To this day I remember answering the question in grade school “How do snowflakes form?” I confidently asserted it all starts with a piece of dust – and my teacher said I was wrong!! I.was.not., my daddy taught me all about it. He commiserated with me that night at dinner, telling us how he got into quite a fight with the nun about streamlining when he was in school, he too was right. We each grumbled and never forgot *pout*. The video below talks about the variations in a snowflake’s formation due to altitude and temperature and the vagaries of its fall to earth.
We’re about to get dumped on here – again, we already have a snow cover (wonder if it will last until Christmas?). Sadly, nowadays although I love the beauty and the quiet of snow, all I can think about when I hear it’s going to snow is broken wrists or cracked crowns.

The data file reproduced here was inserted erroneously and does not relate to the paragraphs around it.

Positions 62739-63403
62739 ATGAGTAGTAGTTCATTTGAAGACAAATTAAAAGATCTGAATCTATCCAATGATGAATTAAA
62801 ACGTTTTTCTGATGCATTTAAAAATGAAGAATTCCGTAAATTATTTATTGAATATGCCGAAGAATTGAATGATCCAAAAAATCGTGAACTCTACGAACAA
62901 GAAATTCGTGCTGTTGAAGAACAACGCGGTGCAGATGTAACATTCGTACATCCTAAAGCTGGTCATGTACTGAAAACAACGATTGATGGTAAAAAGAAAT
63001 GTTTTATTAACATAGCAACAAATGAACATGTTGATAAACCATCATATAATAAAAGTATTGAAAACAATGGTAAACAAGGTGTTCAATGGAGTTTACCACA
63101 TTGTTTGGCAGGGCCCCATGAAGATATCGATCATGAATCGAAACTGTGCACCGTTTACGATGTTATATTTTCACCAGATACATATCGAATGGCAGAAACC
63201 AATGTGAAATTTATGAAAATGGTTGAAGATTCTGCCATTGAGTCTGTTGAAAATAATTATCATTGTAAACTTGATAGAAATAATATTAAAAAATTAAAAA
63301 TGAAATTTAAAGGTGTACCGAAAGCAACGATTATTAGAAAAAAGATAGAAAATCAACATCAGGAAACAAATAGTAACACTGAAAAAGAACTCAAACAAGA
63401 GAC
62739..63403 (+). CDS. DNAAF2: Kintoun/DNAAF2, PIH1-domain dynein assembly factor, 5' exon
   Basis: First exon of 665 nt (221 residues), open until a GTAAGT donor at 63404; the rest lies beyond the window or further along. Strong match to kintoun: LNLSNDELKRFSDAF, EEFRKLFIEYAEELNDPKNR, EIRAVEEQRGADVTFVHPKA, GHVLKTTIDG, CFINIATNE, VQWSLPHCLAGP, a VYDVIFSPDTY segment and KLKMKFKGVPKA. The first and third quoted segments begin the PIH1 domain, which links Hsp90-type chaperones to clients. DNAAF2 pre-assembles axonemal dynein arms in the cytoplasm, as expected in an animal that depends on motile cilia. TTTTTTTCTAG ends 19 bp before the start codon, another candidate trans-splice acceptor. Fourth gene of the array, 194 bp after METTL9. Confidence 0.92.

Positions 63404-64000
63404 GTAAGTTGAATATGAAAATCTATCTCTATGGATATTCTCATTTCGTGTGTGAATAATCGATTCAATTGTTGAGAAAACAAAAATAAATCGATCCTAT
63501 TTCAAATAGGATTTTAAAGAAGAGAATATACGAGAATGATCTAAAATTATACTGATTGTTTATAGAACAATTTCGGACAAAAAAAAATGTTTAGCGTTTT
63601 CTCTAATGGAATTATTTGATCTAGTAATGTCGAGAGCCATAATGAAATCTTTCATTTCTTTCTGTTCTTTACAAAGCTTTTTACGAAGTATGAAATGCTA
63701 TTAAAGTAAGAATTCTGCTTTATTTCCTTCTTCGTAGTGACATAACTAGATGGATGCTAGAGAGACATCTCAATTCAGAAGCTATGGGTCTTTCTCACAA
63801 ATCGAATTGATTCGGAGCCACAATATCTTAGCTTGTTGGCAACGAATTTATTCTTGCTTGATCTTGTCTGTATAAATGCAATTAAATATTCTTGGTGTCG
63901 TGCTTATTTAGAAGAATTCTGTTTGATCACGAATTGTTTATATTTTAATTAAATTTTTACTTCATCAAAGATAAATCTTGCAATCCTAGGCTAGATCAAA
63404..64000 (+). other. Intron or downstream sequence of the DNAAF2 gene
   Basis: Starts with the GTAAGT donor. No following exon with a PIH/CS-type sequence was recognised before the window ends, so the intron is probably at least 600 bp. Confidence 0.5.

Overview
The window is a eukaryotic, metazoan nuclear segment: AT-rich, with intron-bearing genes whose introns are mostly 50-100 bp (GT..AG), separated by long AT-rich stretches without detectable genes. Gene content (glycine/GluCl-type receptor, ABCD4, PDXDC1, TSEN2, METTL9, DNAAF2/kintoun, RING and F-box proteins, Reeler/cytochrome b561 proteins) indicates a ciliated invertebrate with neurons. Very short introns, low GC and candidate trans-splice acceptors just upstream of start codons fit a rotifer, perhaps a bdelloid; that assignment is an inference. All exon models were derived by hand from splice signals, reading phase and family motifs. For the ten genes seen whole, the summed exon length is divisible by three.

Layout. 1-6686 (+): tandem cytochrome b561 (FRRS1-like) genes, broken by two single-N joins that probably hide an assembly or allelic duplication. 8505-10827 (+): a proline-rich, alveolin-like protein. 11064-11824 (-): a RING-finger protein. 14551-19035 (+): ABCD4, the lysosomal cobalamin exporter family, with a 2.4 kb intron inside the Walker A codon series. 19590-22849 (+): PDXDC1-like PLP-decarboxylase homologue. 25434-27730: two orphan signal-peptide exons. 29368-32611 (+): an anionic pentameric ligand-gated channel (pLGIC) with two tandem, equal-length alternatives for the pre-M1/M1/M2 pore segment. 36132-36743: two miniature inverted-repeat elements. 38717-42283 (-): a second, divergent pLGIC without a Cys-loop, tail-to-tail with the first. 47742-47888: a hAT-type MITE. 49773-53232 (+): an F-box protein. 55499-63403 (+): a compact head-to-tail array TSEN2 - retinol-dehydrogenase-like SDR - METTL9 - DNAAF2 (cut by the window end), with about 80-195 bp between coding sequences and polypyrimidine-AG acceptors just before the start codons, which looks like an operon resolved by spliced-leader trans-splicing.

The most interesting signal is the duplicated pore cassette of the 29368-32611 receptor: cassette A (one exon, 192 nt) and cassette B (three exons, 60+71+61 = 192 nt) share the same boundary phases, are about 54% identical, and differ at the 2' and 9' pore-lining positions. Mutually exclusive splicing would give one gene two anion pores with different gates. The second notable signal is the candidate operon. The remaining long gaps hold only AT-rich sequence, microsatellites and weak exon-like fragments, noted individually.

Growing up, we lived on top of a small hill, back then there wasn’t much traffic so we could sled right down the hill – of course we had strategically placed spotters to make sure we didn’t get run over. Later we moved back to the yards. Saucers, toboggans, sleds, snowmobiles – all fun, even if the latter is loud. My flexible flyer is still hanging in the garage. Never a skier though, you?
I used to love cutting snowflakes as a kid, and I still make them to trim packages. The accomplished ReadsInTrees has a guide at instructables on how to do it right, have to have six arms or it’s a fraudulent flake. Sometimes I glitter them, or dot them up with crystally fabric/3D paints. You can do it virtually, perfect every time and no scraps – and it’s from Ze Frank.
And some science fun for the kids, make cool snowflake suncatchers that won’t melt, you just need a little 20 Mule Team to get it done.
For the ambitious, here’s Alexey Kljatov’s guide to photographing your own snowflakes.
Share your snow stories — and the hot cocoa, want a candy cane for stirring?
Photo by Alexey Kljatov, used under Creative Commons license